Throughout 2014 the best of Scotland’s food and drink was showcased on the world stage. At the Commonwealth Games products such as Scottish seafood, gourmet buffalo burgers, hearty Scotch Beef as well as sushi, ice cream and milkshakes were the focus of food and drink provenance activities organised by Think Local. To capitalise further on this focus on Scotland’s natural larder, in partnership with Scottish Government, Scotland Food & Drink, VisitScotland and EventScotland, we celebrate the 2015 Year of Food and Drink. Throughout 2015 businesses have the chance to showcase to people at home and abroad not only the fabulous food and drink but also the fabulous people and the heritage behind Scotland’s tremendously varied produce.
Food and drink is one of the key sectors within the Scottish economy. The sector experienced 14.4% growth in turnover between 2008 and 2011, a 32% rise in the retail sales of Scottish food and drink between 2007 and 2013 and “an explosion in the local food movement with 150 new initiatives”. Now is the time to capitalise on this growth opportunity. SAC Consulting manages the Think Local initiative which has been created to assist in the development of Scotland’s local food and drink culture. If you have a food and drink based business enterprise idea or simply want to find out more about Think Local ask your local consultant to put you in touch with a member of the Food & Drink team at SAC Consulting.
For those of you who have already diversified into food and drink, hospitality or are keen to capitalise on supply chain opportunities beyond the farm / croft gate then the monthly themes throughout this Year of Food and Drink provide ample opportunities. A calendar of monthly themes has been launched by Scotland Food & Drink and Think Local and, perhaps not surprisingly given we celebrate Scotland’s Bard in January, it was the month of traditional foods.
The country’s national dish, haggis was celebrated along with other dishes from Cullen Skink to Stovies and Clootie Dumpling through to Orkney Beremeal Bannocks. Highlighting these traditional foods not only encourages hotels and restaurants to feature them on menus, it is also hoped that consumers will be inspired to try these dishes for themselves at home.
The monthly themes continue in February with the “Food of Love” where oysters, steaks and chocolate come into their own. This should provide opportunities for the newly formed Scottish Chocolatier’s Network to showcase the 72 small-scale, artisan and specialist chocolatiers around Scotland. The network was formed in June 2014 and members produce chocolates in every imaginable flavour. The majority of the chocolatiers in the network create their products entirely by hand, and go to lengths to use the finest cocoa beans and locally sourced ingredients.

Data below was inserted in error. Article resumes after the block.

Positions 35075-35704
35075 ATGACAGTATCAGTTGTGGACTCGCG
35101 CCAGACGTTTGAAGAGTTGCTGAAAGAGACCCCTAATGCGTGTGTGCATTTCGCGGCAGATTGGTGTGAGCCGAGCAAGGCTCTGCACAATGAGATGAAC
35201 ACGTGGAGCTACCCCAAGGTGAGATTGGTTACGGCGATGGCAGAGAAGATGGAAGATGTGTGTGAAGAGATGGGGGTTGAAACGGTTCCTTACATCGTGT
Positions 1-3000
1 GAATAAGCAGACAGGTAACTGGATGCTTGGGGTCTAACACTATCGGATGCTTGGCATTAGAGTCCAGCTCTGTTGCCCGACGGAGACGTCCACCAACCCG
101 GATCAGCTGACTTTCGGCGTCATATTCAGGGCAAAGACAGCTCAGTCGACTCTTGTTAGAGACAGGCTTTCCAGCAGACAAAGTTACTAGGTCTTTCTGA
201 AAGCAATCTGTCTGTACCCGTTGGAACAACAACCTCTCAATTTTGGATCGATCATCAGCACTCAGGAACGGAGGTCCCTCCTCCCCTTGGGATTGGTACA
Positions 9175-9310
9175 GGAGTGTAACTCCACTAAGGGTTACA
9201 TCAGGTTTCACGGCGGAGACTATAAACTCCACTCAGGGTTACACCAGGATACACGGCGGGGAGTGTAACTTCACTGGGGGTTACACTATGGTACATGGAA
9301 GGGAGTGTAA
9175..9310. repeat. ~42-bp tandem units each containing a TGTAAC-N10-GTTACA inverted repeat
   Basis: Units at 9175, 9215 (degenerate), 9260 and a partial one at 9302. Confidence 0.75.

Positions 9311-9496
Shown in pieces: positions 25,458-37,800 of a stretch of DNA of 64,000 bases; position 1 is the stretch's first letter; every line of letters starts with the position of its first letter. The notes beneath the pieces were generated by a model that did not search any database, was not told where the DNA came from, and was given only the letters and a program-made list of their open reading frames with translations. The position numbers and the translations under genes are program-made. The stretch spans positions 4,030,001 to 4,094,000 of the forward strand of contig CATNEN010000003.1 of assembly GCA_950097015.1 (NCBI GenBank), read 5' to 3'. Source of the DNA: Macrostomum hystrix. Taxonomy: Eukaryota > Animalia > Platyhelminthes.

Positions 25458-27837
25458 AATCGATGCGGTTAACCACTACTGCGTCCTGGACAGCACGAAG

In June the spotlight will fall on youth development, skills and innovation as “The Future of Food” takes centre stage. There will be increased activity at key events such as the Royal Highland Show but excitement is building around the inaugural Children’s Food Festival in the Scottish Highlands. This two day event will enable children to make better food choices, try new products, flavours, skills and consider the food and drink sector as a career. The festival hopes to encourage a positive outlook towards food and food production in a way which engages with children and those responsible for helping children understand the importance of good food choices for health and wellbeing.
Later in the Year the focus turns to other sectors such as berries in July and dairy in August when an increased awareness of our fine quality milk will be welcome given the current milk price crisis currently affecting the sector. There will also be increased profile on other added value dairy products such as Scottish artisan cheeses and ice cream as it’s these home produced premium products that also help dairy farmers receive a fairer financial return.
Think Local is also responsible for increasing the number of EU Protected Food Names in Scotland. The EU Protected Food Name scheme highlights regional and traditional foods whose authenticity and origin can be guaranteed. It is hoped as 2015 progresses we will see an increased number of Protected Food Name applications of Scottish origin being submitted – adding to a prestigious list that already includes the likes of Stornoway Black Pudding, Scotch Beef, Scottish Farmed Salmon and Arbroath Smokies.
The year of Food & Drink provides opportunities for all. So whether you’re a local food and drink producer, retailer, caterer or simply a foodie at heart you all are invited to make the most of this year and take advantage of the enhanced focus on Scotland’s food and drink industry and engage with the people behind it.
Ceri Ritchie and Patrick Hughes, Food & Drink, SAC Consulting
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